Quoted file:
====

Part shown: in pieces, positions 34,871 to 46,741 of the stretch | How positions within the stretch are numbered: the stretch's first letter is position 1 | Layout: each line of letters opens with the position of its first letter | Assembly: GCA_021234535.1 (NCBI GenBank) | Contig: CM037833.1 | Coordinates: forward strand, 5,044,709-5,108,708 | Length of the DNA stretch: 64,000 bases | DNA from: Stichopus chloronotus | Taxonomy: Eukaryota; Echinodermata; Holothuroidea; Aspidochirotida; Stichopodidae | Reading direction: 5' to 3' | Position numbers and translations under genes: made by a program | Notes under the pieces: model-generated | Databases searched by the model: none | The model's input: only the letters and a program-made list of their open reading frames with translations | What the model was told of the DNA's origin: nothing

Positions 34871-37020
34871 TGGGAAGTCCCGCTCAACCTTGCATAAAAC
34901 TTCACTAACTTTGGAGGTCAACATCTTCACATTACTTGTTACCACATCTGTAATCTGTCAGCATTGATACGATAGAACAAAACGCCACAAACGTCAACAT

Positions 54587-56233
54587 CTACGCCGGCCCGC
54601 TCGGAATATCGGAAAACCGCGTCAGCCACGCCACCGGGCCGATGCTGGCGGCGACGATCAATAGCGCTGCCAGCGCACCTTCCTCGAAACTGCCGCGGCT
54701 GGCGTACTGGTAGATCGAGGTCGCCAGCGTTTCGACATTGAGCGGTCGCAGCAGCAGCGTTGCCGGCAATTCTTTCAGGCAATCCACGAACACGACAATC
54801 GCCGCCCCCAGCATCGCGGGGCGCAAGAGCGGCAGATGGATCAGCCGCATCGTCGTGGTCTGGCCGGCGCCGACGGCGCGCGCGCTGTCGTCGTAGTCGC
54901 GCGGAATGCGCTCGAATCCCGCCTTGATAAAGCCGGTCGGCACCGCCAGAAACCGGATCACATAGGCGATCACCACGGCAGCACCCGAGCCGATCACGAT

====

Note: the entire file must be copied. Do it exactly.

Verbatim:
Part shown: in pieces, positions 34,871 to 46,741 of the stretch | How positions within the stretch are numbered: the stretch's first letter is position 1 | Layout: each line of letters opens with the position of its first letter | Assembly: GCA_021234535.1 (NCBI GenBank) | Contig: CM037833.1 | Coordinates: forward strand, 5,044,709-5,108,708 | Length of the DNA stretch: 64,000 bases | DNA from: Stichopus chloronotus | Taxonomy: Eukaryota; Echinodermata; Holothuroidea; Aspidochirotida; Stichopodidae | Reading direction: 5' to 3' | Position numbers and translations under genes: made by a program | Notes under the pieces: model-generated | Databases searched by the model: none | The model's input: only the letters and a program-made list of their open reading frames with translations | What the model was told of the DNA's origin: nothing

Positions 34871-37020
34871 TGGGAAGTCCCGCTCAACCTTGCATAAAAC
34901 TTCACTAACTTTGGAGGTCAACATCTTCACATTACTTGTTACCACATCTGTAATCTGTCAGCATTGATACGATAGAACAAAACGCCACAAACGTCAACAT

Positions 54587-56233
54587 CTACGCCGGCCCGC
54601 TCGGAATATCGGAAAACCGCGTCAGCCACGCCACCGGGCCGATGCTGGCGGCGACGATCAATAGCGCTGCCAGCGCACCTTCCTCGAAACTGCCGCGGCT
54701 GGCGTACTGGTAGATCGAGGTCGCCAGCGTTTCGACATTGAGCGGTCGCAGCAGCAGCGTTGCCGGCAATTCTTTCAGGCAATCCACGAACACGACAATC
54801 GCCGCCCCCAGCATCGCGGGGCGCAAGAGCGGCAGATGGATCAGCCGCATCGTCGTGGTCTGGCCGGCGCCGACGGCGCGCGCGCTGTCGTCGTAGTCGC
54901 GCGGAATGCGCTCGAATCCCGCCTTGATAAAGCCGGTCGGCACCGCCAGAAACCGGATCACATAGGCGATCACCACGGCAGCACCCGAGCCGATCACGAT